[Hpn] [VT Governor Jim] Douglas unveils steps to make housing more affordable; by David Gram; AP -- VT Bureau; Boston Globe; 10/13/2005

Morgan W. Brown morganbrown@gmail.com
Thu, 13 Oct 2005 21:44:59 -0400


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Thursday, October 13, 2005
Boston Globe
AP Wire
Local Vermont News section
Douglas unveils steps to make housing more affordable
http://www.boston.com/news/local/vermont/articles/2005/10/13/douglas_unveils_steps_to_make_housing_more_affordable/

By David Gram, Associated Press Writer  |  October 13, 2005

MONTPELIER, Vt. --Gov. James Douglas on Thursday said he will ask
lawmakers this winter to adopt a package of tax credits and other
incentives designed to encourage the construction of more affordable
housing in Vermont.

"I hear about the housing crisis everywhere I go," Douglas said in a
speech to a downtown development conference in Burlington. He said he
hears about it from seniors, young families and from employers who
complain that hiring is made more difficult by the lack of affordable
housing for the people they want to hire.

Douglas said the average home price in Vermont was approaching
$175,000. "That's unaffordable," he said in a later interview. "There
are a couple of reasons this is a problem. One is a lack of supply,
the supply and demand issue. A second is purchases of Vermont homes by
out-of-staters either as primary or second homes."

On the supply front, the governor said it's projected that Vermont
will be about 21,000 units short of what it needs in the rental
housing market by 2010. He also said if current trends continue, the
state will fall well short of the 12,300 more units of owner-occupied
housing it will need by decade's end.

The governor said he would make affordable housing a centerpiece of
his 2006 legislative agenda.

He said he had directed Secretary Kevin Dorn of the Commerce and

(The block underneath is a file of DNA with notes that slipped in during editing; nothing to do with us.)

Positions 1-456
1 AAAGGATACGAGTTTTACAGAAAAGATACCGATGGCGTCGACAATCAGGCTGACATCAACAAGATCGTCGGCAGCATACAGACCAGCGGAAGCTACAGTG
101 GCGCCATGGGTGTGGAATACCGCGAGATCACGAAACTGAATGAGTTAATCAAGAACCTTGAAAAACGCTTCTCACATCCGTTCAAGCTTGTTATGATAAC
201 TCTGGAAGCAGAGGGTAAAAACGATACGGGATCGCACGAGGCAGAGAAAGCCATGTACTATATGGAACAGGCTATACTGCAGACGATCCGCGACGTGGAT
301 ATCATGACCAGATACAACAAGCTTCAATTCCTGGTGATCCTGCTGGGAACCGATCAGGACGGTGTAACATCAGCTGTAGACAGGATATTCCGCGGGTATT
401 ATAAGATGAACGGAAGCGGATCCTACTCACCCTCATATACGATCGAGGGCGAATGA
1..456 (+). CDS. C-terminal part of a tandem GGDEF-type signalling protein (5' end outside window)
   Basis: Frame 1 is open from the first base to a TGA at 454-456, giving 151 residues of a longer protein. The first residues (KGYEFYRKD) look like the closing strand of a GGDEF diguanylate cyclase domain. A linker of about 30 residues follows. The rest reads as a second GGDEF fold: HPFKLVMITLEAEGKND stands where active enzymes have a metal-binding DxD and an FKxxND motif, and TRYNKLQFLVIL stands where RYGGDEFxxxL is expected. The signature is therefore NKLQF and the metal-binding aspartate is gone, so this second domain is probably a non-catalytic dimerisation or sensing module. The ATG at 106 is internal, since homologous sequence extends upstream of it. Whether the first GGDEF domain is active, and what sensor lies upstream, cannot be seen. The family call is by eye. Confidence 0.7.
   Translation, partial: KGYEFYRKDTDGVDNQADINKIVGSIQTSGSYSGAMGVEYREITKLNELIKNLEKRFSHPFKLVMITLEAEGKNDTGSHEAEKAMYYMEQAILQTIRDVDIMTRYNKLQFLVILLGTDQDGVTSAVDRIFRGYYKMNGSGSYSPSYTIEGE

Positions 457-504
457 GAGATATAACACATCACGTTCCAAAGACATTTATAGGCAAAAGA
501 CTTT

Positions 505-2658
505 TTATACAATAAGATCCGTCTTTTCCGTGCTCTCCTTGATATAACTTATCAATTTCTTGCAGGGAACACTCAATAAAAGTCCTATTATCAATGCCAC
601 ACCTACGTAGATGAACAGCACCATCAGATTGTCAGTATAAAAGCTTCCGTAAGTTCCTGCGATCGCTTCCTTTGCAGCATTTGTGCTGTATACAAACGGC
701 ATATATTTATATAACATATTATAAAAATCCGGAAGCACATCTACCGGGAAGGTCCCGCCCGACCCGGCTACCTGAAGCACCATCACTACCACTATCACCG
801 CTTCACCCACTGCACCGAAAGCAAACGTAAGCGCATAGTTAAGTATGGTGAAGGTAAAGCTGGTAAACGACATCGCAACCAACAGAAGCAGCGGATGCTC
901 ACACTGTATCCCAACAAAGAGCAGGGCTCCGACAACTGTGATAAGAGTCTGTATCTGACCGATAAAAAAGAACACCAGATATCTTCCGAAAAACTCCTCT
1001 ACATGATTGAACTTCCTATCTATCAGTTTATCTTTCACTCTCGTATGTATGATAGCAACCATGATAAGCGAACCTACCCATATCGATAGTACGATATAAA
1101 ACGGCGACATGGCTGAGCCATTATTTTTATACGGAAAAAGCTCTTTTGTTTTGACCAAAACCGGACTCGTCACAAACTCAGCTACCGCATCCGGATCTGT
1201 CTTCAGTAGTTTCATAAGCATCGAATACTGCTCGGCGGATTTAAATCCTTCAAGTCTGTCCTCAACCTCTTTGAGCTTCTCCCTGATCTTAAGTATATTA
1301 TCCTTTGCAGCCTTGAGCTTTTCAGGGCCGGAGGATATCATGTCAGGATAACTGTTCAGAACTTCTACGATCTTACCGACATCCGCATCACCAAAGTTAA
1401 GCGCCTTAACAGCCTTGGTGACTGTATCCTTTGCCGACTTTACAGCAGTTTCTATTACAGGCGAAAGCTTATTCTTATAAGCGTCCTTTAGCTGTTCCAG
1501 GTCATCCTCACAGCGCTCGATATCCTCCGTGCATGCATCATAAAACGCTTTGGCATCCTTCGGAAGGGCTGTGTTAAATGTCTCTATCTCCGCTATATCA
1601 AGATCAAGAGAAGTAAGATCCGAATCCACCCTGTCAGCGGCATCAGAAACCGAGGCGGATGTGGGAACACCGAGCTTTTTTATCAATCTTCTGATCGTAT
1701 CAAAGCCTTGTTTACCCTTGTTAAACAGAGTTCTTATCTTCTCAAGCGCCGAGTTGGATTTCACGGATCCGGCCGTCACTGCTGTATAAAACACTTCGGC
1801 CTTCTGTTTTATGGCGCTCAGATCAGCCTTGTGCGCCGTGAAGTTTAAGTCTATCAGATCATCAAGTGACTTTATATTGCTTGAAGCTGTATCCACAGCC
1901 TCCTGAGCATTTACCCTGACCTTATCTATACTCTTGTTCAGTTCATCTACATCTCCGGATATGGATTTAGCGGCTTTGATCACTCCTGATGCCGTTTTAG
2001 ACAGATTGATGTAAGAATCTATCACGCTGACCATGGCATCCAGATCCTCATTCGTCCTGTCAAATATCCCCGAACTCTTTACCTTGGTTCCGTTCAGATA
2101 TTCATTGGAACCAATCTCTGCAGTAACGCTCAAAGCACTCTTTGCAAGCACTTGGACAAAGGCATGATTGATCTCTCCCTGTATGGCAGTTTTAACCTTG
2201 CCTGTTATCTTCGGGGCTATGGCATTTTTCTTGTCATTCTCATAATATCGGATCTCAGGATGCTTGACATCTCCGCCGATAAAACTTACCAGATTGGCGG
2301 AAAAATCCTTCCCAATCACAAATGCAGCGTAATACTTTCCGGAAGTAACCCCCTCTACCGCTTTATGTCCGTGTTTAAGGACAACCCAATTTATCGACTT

Community Development Agency and John Hall, commissioner of the
Department of Housing and Community Affairs, to work with for-profit
and nonprofit housing developers to come up with new incentives for
housing development and other ideas.

"In some cases this will result in multiple layers of incentives that
will together yield the best reason yet for developers to look for ...
opportunities in our traditional town and village centers," he told
the conference of advocates for Vermont's downtowns.

But the governor said he wanted to take other steps as well, including
looking for state-owned property that could be used for housing
development. "I'm not talking about the state parks or anything like
that," but the state owns numerous parcels in less sensitive areas
that might be suitable for housing, he said. He added that he had
asked state agencies to develop an inventory of such properties.

He said the properties would be used to create a "land bank." Land
would be sold to housing developers, with the proviso that the less
expensive the housing they planned to build, the less expensive the
land. Money made from the sales would be put toward purchases of other
land, the governor said.

The state permitting process would be speeded up for housing, with
some parcels eligible for "pre-permitting," allowing construction of
multiple units without seeking separate permits for each.

Other proposals outlined by Douglas included:

-- Tax credits for developers building units to sell for less than $200,000.

-- Tax credits for employers who offer special assistance to workers
to buy homes.

-- More "transitional housing" for people coming out of the
corrections system, substance abuse programs or homelessness.

-- An expansion of training programs in the construction and other
technical trades to address a shortage of workers in those fields.

-- Converting mobile homes in parks owned by the Vermont State Housing
Authority to low-cost, "stick-built" homes. Douglas said mobile homes
depreciate over time, while houses appreciate in value.

-- Development of a new type of mortgage that could have a fixed rate,
but whose payments would start low and increase with time. That will
address first-time home buyers whose incomes are limited but will grow
as their careers progress, he said.

Douglas' spokesman, Jason Gibbs, said that the administration had not
developed a cost estimate for the programs. He said Douglas would like
to accomplish as many of the goals as he can in 2006, but willing to
mount a multiyear effort if need be.

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Morgan W. Brown
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